No law firm collapse has left a more indelible mark on the legal profession than the spectacular failure of Dewey & LeBoeuf. While many remember the outsize guarantees and the drawing down of credit lines that helped bring about its demise, the firm was also pinned with another immense financial burden: a generous, underfunded pension plan.

For some firms in the Great Recession, reduced revenues combined with the overwhelming pressure from multimillion-dollar pension liabilities—a holdover from the days when pensions were simply a promise firms made to retiring partners—were too much to bear.

This content has been archived. It is available through our partners, LexisNexis® and Bloomberg Law.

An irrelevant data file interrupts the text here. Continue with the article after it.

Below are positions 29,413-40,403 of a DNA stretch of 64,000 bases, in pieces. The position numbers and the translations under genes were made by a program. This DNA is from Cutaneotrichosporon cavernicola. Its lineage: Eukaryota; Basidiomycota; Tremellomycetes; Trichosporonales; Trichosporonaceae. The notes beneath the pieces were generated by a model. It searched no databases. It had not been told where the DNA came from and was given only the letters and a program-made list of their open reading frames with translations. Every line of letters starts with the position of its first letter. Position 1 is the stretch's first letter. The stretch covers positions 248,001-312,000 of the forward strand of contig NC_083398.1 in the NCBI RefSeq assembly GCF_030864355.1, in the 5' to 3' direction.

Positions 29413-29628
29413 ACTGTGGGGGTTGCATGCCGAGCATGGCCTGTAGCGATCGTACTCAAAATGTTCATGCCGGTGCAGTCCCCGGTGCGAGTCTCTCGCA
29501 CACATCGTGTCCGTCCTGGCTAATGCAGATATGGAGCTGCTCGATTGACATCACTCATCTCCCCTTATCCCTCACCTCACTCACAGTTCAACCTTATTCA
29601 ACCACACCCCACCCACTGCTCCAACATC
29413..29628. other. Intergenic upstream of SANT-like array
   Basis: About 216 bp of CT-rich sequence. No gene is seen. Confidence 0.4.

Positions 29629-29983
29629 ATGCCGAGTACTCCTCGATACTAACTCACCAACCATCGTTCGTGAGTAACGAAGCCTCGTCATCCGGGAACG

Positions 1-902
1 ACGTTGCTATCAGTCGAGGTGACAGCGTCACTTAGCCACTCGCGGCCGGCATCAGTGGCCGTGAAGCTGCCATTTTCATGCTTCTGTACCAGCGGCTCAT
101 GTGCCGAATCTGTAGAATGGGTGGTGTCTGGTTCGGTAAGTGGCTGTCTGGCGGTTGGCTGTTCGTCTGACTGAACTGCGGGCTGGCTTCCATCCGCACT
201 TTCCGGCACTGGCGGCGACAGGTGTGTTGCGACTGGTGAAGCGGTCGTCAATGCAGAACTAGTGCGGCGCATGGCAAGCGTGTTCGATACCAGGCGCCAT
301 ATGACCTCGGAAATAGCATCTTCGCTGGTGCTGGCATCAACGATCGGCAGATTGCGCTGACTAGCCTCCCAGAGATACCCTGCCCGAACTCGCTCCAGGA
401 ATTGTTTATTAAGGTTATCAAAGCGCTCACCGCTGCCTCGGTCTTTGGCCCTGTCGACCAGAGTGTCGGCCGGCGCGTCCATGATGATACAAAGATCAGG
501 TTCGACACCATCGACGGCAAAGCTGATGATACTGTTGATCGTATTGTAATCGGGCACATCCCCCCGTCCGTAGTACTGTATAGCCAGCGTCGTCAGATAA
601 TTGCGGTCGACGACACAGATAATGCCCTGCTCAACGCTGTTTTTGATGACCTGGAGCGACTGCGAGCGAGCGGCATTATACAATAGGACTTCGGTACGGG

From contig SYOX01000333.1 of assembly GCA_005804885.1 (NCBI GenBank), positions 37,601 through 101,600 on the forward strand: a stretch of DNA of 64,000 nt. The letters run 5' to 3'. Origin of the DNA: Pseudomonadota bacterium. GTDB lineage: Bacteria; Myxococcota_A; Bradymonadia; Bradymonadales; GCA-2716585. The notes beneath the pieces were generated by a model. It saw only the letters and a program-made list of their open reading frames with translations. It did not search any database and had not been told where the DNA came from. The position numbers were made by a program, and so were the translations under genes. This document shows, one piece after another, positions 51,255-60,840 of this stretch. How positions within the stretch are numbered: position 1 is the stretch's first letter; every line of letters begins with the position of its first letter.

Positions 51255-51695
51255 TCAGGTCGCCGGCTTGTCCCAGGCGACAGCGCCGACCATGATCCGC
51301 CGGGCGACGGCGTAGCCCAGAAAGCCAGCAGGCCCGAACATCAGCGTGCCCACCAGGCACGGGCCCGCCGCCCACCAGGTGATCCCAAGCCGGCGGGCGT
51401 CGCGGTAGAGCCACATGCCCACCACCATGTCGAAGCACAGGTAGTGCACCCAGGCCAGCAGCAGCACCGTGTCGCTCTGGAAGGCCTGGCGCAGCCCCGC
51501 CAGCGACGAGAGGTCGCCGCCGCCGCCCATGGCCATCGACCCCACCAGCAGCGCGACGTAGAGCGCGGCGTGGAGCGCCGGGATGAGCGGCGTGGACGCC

To view this content, please continue to their sites.

Not a Lexis Subscriber?
Subscribe Now

Not a Bloomberg Law Subscriber?
Subscribe Now

Why am I seeing this?

LexisNexis® and Bloomberg Law are third party online distributors of the broad collection of current and archived versions of ALM's legal news publications. LexisNexis® and Bloomberg Law customers are able to access and use ALM's content, including content from the National Law Journal, The American Lawyer, Legaltech News, The New York Law Journal, and Corporate Counsel, as well as other sources of legal information.

For questions call 1-877-256-2472 or contact us at [email protected]